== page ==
Ask your questions based on the organic chemistry lecture 1 part 2 in this thread! We will try to answer them as soon as possible!
Interesting lecture, thanks! Could you please explain, how can we calculate the number of structural isomers of an alkane based on the number of carbons in the skeleton?
Hi, sure!
It isn't easy but it is an interesting research topic
Determining the number of possible structures for a given range of chemical formulae isn't simple even for saturated hydrocarbons. The number of possible structural isomers rises rapidly with the number of carbons and soon exceeds your ability to enumerate or identify the options by hand. Wikipedia, for example, lists the numbers of isomers and stereoisomers for molecules with up to 120 carbons. But the counts are getting silly even at 10 carbons where there are 75 isomers and 136 stereoisomers.
Structural isomers start from butane.
Formula is 2^{(n4)} + 1 for up to n=7
n is number of carbon atoms
For octane it's 18
For more than n=7 the formula is
2^{(n4)} + 3
But this formula doesn't take into account the stereoisomers as far as I know.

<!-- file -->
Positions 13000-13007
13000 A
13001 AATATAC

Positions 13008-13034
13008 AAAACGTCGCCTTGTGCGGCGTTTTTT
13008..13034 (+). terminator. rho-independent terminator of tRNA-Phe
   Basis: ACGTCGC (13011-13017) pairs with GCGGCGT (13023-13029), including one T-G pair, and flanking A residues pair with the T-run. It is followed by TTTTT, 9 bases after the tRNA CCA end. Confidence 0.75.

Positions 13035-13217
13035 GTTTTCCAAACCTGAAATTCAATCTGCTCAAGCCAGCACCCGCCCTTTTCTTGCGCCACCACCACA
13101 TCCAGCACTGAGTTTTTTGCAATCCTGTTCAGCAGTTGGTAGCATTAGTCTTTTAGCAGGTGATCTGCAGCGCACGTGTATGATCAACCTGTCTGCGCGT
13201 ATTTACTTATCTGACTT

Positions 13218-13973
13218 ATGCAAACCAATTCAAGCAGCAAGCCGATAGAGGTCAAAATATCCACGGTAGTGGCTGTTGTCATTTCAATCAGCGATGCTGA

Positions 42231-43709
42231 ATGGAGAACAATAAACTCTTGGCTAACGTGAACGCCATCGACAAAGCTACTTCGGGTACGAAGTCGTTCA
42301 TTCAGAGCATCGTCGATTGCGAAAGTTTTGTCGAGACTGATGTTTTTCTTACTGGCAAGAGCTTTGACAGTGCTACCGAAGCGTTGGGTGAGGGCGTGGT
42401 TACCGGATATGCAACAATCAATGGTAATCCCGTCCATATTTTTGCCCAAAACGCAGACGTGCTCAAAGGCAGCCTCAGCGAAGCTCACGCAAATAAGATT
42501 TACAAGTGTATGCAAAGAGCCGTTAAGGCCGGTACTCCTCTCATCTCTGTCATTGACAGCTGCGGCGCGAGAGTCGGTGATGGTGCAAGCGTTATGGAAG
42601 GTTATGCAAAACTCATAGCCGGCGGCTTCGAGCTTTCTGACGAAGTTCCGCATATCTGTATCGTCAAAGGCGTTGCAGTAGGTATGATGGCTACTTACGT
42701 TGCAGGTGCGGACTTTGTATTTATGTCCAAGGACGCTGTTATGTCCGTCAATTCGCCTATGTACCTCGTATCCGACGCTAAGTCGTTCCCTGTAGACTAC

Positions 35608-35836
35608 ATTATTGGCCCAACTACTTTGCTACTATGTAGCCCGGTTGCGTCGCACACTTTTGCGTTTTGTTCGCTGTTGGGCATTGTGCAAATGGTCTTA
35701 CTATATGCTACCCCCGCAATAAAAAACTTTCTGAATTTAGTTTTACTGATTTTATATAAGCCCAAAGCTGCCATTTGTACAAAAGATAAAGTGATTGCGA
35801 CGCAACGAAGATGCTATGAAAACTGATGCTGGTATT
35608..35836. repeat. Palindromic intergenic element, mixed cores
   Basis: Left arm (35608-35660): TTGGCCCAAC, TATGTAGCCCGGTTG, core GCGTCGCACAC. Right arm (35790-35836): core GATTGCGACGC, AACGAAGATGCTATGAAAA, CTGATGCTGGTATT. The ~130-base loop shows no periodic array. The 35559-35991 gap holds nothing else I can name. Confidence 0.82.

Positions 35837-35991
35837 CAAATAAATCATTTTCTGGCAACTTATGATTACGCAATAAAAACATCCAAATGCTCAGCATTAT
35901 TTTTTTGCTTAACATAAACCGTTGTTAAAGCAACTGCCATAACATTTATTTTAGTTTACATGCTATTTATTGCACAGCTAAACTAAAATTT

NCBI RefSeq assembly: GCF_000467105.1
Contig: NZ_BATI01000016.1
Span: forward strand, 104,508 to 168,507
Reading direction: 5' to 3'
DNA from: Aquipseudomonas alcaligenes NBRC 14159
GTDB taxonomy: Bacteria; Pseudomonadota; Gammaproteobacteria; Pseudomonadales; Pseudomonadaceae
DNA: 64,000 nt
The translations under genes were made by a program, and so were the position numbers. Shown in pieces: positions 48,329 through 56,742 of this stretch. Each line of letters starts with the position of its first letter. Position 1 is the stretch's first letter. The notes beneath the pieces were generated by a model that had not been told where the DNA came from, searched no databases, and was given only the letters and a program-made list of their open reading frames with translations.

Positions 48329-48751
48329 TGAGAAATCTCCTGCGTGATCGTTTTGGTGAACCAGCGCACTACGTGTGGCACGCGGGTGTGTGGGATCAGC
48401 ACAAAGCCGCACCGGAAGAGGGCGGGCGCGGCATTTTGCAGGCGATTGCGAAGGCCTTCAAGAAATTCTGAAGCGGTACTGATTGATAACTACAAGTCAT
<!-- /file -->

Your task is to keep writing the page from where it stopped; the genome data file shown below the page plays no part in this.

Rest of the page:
Generally speaking, graphtheoretical enumeration aims at counting chemical compounds as graphs (2D structures). In other words, it is concerned with constitutional (or structural) isomers.

 The most famous method for combinatorial enumeration of graphs is based on Polya's theorem: G. Polya and R. C. Read,
Combinatorial Enumeration of Groups, Graphs, and Chemical Compounds (Springer, 1987).  G. Polya, R. E. Tarjan, and D. R. Woods, Notes on Introductory Combinatorics (Birkhauser, 1983) Chapter 6.
 An introduction to the practical uses of Polya's theorem from a chemical viewpoint has appeared: O. E. Polansky, Polya's method for the Enumeration of Isomers (MATCH Commun. Math. Comput. Chem. 1, 1131 (1975)). free access.
 Many examples of chemical application of Polya's theorem have been described in the following book: A. T. Balaban (Ed.), Chemical Applications of Graph Theory (Academic Press, 1976).
 The most famous method for combinatorial enumeration of graphs is based on Polya's theorem: G. Polya and R. C. Read,
Thanks for the detailed answer!